In the American Southwest, no two events shaped modern Spanish heritage more profoundly than the San Diego Expositions of 1915-1916 and 1935-1936. Both San Diego fairs displayed a portrait of the Southwest and its peoples for the American public.
By examining architecture and landscape, American Indian shows, civic pageants, tourist imagery, and the production of history for celebration and exhibition at each fair, Matthew F. Bokovoy peels back the rhetoric of romance and reveals the legacies of the San Diego World's Fairs to reimagine the Indian and Hispanic Southwest. In tracing how the two fairs reflected civic conflict over an invented San Diego culture, Bokovoy explains the emergence of a myth in which the city embraced and incorporated native peoples, Hispanics, and Anglo settlers to benefit its modern development.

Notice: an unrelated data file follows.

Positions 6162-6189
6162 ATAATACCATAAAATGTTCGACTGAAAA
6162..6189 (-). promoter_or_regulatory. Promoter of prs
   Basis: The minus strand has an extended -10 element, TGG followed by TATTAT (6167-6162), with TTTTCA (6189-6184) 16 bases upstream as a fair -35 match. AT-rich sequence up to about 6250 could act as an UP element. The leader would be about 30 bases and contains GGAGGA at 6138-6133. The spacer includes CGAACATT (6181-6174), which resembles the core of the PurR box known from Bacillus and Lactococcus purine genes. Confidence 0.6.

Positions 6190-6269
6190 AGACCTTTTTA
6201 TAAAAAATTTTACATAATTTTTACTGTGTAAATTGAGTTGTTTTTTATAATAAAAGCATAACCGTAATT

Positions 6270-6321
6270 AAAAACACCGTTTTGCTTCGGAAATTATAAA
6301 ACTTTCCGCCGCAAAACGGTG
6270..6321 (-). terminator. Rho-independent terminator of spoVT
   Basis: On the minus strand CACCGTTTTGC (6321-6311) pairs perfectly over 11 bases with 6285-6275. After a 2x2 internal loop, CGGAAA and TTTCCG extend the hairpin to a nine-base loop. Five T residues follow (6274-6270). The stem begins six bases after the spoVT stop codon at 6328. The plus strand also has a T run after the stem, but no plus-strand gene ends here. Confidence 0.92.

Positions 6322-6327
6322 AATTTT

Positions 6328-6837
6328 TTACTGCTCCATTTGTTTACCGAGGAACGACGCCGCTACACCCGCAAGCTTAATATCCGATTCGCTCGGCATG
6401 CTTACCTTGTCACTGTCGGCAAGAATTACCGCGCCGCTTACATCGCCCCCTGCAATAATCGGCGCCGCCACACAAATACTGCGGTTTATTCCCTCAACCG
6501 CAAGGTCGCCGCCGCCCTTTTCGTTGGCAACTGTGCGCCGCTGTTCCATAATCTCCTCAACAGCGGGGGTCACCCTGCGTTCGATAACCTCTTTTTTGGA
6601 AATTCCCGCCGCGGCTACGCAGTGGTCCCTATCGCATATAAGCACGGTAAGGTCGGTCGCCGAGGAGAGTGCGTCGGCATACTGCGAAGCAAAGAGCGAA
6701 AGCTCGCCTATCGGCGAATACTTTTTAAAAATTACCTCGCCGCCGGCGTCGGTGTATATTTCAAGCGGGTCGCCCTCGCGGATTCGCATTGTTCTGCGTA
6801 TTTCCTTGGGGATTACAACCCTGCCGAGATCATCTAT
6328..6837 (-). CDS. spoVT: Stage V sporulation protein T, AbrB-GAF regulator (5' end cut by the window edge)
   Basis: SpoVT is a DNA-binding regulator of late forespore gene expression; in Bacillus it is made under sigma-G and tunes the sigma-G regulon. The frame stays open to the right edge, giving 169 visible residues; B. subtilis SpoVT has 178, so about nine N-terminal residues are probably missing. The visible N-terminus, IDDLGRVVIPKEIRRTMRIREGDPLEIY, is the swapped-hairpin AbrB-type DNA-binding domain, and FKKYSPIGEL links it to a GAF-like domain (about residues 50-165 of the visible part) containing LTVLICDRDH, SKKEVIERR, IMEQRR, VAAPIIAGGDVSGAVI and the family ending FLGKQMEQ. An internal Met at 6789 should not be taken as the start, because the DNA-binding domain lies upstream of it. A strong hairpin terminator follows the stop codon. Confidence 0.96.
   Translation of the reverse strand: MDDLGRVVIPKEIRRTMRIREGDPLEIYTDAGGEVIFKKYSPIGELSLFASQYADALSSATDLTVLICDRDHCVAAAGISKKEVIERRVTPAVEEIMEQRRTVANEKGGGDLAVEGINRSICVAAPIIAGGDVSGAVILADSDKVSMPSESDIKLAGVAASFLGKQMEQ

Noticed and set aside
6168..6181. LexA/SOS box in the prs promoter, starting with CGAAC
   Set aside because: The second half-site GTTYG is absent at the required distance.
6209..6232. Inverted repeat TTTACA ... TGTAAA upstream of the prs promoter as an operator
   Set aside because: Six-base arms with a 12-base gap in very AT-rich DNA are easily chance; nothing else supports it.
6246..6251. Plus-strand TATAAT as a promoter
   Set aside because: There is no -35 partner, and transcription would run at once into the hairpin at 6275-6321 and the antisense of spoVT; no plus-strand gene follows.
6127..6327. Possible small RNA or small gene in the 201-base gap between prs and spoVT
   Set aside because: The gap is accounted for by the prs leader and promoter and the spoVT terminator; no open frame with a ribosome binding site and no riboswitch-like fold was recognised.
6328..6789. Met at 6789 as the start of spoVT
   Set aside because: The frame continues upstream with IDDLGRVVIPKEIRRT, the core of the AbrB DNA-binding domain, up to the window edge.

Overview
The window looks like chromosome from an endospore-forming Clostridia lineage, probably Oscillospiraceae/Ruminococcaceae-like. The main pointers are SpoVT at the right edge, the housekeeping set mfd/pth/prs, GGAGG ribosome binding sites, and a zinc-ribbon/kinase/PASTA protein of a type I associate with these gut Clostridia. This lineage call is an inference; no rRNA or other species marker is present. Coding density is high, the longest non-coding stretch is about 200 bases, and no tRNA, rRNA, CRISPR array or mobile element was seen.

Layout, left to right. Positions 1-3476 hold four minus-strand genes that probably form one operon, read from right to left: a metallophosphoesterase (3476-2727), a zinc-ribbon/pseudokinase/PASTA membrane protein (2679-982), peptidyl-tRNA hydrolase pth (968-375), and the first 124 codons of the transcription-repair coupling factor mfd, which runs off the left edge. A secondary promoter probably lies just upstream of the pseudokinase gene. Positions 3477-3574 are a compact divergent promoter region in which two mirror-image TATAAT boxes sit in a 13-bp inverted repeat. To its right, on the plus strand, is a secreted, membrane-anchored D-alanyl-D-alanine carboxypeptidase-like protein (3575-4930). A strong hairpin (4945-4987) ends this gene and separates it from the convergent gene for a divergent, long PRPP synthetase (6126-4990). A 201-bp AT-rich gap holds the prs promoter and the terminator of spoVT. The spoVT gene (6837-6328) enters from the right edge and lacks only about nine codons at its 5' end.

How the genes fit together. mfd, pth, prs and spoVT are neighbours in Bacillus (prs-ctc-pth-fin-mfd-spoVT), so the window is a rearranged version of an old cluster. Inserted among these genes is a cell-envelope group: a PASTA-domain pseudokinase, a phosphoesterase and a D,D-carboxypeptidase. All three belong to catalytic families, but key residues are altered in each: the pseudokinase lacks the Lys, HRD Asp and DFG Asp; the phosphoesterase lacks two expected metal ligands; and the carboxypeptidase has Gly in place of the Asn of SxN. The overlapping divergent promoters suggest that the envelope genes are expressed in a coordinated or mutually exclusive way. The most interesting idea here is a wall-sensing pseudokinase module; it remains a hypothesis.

Matthew F. Bokovoy, a San Diego native, is a senior acquisitions editor for Native American and Indigenous studies at the University of Nebraska Press. He lives in Lincoln, Nebraska.